Infrastructure Failure

infrastructure
 

Gas

Pure natural gas is colorless and odorless. Scents are usually added to assist in identifying leaks. This odor commonly takes the form of a rotting egg aroma. Persons detecting the odor should immediately evacuate the area. Do not start a fire or use sparking electrical equipment. As a result of the Pipeline Safety Improvement Act of 2002 passed in the United States, Federal safety standards require companies providing natural gas to conduct safety inspections for gas leaks in homes and other buildings receiving natural gas. The gas company is required to inspect gas meters and inside gas piping from the point of entry into the building to the outlet side of the gas meter for gas leaks.

Power

The loss of electrical power for a long enough time would be expected to cause a certain proportion of affected persons to undergo serious hardships ─ particularly those who have special medical needs or disabilities. Shortages of certain types of goods or services may affect Colorado, even if the blackout itself is not directly experienced here. Similarly, gaps in communication, information, or service networks may have an effect well beyond the actual area that lacks electrical power.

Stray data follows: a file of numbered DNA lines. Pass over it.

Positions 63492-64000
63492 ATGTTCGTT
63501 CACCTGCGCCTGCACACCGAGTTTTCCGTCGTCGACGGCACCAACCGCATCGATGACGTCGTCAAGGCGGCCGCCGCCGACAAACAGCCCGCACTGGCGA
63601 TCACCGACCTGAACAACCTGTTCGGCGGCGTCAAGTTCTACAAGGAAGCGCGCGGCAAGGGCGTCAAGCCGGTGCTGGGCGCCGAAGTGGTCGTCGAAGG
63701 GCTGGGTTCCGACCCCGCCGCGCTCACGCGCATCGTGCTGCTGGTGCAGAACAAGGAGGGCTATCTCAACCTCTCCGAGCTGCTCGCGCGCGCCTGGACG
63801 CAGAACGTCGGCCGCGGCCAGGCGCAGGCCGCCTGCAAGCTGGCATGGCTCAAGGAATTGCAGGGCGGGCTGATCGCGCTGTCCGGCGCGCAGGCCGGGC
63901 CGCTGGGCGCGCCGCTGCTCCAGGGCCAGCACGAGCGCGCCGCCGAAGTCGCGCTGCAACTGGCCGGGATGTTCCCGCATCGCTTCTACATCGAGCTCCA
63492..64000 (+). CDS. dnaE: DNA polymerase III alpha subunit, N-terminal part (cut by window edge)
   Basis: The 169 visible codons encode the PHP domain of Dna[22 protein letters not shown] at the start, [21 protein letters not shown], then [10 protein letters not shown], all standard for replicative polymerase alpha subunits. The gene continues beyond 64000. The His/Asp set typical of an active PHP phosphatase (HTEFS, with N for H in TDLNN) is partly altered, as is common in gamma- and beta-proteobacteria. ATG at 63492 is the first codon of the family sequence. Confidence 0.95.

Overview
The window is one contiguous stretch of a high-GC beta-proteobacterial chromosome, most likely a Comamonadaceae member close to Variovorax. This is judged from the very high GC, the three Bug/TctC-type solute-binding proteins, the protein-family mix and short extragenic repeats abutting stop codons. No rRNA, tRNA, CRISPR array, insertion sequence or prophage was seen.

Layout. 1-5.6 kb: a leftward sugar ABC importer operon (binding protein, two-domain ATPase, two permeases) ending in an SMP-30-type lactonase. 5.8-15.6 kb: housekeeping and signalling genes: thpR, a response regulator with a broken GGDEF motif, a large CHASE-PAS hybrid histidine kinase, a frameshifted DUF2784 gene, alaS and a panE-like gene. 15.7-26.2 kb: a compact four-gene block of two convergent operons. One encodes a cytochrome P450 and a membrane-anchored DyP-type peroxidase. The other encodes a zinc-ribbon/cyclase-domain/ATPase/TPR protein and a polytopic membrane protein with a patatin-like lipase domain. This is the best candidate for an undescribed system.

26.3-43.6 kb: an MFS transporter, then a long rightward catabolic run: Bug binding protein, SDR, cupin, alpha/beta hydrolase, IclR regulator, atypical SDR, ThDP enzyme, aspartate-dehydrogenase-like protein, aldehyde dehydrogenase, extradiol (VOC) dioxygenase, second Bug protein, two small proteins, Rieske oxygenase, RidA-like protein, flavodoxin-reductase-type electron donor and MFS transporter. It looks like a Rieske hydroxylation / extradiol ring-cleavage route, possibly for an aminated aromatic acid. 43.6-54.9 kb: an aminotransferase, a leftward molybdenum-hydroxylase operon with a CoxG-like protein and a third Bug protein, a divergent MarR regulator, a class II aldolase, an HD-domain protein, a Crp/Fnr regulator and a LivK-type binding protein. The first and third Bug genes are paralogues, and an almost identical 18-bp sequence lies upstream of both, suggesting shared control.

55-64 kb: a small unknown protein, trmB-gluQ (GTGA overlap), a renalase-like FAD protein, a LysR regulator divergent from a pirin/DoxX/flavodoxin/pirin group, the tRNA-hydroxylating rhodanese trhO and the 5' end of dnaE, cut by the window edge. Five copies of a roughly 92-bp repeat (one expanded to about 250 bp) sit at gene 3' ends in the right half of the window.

Water

Water is an essential part of every community.  It is a necessary component of producing sectors, a key ingredient to sustaining life for its population, and is indispensable to fire protection and other specialized uses. The reality is that Colorado is far from 100% self-sufficient in its fresh water supplies. Moreover, waterways that import water into the region are vulnerable to natural disasters, terrorist attacks, technological accidents, and regulatory changes.  A major disruption of these external water supplies could potentially have devastating effects on the economy and the quality of life of its people.

 

Banner photo courtesy of FEMA/Wendell Davis.